Unfortunately, baroque dance is difficult. It takes a great deal of time and much hard work to master. An effortless performance of the minuet is the result of years of practice of the steps and figures described in the original sources. I am uncertain whether any of the dancers in the performances I saw really understood that such work either could or should be done. I don’t want to enter into a critique of either of the ‘minuets’ on show, but I can’t help feeling sad that such a beautiful dance and such a wonderful dance form should still be so little known and so often poorly represented. The visitors to those and other wonderful places that preserve the material evidence of 18th-century life surely deserve better.



Le Menuet d’Espagne

I have been meaning to return to the minuet for a while, and I would like to open my discussions with a choreographed version of this most revered of ballroom dances. Le Menuet d’Espagne by Dezais was published in his XIII Recueil de danses pour l’année 1715 alongside Balon’s La Transilvanie (discussed in an earlier post). The collection appeared early in the year, aimed at the carnival season which took place several months before the death of Louis XIV on 1 September.

Le Menuet d’Espagne is one of a number of choreographed minuets published in notation during the 18th century. There are about 20 in all and a dozen or so of them date to the early 1700s. Among all these dances are several minuets for four, figured minuets for larger groups of dancers, solo minuets (mostly intended for the stage) and minuets within dance suites that display a number of different dance types in a single choreography. I will return to each of these in due course.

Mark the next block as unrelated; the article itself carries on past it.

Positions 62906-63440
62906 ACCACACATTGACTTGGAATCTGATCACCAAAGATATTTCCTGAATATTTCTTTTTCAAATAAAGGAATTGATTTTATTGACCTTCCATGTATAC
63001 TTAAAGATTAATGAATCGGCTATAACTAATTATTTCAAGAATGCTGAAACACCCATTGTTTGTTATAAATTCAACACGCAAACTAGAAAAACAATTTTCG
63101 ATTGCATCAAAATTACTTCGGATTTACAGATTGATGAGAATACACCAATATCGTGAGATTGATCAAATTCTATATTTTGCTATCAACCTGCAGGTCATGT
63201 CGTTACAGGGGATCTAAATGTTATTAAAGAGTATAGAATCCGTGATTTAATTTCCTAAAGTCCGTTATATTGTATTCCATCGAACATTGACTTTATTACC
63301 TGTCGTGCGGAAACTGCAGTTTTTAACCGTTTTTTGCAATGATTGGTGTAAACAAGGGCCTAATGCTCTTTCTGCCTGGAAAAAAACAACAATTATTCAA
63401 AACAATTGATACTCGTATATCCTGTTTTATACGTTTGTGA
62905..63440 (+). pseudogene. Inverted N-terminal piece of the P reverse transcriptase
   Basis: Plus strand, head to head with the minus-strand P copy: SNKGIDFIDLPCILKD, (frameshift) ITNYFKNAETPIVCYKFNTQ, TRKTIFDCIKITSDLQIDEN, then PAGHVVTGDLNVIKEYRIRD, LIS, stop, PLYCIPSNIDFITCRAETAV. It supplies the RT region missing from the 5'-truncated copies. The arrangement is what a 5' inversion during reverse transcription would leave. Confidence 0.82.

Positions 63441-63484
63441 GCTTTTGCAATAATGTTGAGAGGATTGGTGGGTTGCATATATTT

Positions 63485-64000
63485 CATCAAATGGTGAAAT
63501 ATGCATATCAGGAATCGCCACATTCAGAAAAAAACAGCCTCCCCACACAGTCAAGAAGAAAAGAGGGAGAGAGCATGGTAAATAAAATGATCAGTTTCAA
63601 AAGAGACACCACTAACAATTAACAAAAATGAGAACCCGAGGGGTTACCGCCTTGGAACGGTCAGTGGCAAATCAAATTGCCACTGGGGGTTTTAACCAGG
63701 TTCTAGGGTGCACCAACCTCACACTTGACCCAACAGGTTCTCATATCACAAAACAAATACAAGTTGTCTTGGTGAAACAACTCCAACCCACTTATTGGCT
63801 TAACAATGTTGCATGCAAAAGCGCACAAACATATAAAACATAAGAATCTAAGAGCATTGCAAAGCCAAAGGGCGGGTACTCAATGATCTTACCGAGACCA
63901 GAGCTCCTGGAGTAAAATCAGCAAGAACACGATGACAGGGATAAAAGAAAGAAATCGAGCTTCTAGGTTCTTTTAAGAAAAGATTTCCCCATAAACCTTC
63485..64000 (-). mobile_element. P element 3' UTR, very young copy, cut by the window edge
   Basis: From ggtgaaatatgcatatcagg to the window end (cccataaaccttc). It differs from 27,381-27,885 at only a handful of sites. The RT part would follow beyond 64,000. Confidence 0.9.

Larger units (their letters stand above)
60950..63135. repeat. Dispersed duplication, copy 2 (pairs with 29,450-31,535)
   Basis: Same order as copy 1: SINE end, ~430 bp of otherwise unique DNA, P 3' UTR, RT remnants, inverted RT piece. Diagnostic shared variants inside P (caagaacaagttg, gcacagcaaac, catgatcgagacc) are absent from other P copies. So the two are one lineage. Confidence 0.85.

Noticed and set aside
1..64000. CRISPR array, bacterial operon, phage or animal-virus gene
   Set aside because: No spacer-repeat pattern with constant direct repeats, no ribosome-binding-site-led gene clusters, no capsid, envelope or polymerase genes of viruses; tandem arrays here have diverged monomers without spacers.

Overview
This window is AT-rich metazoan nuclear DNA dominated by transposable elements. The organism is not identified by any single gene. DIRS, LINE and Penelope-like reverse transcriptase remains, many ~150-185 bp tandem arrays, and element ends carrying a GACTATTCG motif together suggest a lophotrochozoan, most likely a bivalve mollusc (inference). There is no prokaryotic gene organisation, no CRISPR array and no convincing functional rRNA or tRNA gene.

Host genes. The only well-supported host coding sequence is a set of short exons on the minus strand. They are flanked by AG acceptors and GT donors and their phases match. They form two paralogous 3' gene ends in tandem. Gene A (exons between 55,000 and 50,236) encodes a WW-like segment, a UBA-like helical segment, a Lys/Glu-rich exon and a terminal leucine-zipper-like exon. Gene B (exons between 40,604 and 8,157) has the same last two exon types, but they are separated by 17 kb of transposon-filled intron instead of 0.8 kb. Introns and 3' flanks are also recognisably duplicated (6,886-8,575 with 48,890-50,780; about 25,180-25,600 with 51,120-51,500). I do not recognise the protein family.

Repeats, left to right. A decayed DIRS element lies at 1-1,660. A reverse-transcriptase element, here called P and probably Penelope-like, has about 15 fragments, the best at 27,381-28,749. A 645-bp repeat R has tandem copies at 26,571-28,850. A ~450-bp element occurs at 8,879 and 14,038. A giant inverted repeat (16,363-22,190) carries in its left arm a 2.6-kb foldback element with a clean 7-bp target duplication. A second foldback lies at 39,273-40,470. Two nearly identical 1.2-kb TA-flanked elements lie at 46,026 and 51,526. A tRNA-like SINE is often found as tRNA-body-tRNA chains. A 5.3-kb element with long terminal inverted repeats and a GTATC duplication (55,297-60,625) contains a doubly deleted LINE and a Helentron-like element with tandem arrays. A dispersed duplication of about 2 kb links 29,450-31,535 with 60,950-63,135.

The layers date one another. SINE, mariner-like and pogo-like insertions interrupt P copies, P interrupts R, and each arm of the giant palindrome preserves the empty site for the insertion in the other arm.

The music for Le Menuet d’Espagne is a rondeau with the structure ABACA (A has sixteen bars, B and C each have eight bars), but the source of the tune has not so far been identified. The choreography is almost a ballroom minuet in miniature. The steps are limited to pas de menuet à deux mouvements, pas de menuet à trois mouvements and contretemps du menuet, with just a couple of agréments or grace steps. The figures are essentially those of the ballroom minuet. The minuet’s opening figure has been simplified. The Z figure has been freely adapted – the sideways steps at the beginning and end are there, together with the crossing of the dancers, but the order of these elements, the paths of the dancers and the spatial relationships between them are quite different. The taking of right hands, then left hands and the closing figure, in which the dancers take both hands, are all clearly recognisable. The whole dance has just 64 bars of music, rather shorter than was expected for a ballroom minuet.

Why is this very French choreography titled Le Menuet d’Espagne? Could it have been a compliment to King Philip V of Spain, grandson of Louis XIV, who had married his second wife Elisabeth Farnese on 24 December 1714? Their proxy marriage on 16 September 1714 would have allowed Dezais plenty of time to create a new ballroom dance honouring the couple. What better duet to choose than a minuet,  performed at royal and other formal balls before (and sometimes by) the highest ranking guests?

I would like to have included a video of this charming duet, but the version I had in mind is not so far available on YouTube. Here is the close of the dance in notation, showing the couple taking both hands as they retreat from the presence.

Dezais. Le Menuet d’Espagne (Paris, 1715), final plate

Dezais. Le Menuet d’Espagne (Paris, 1715), final plate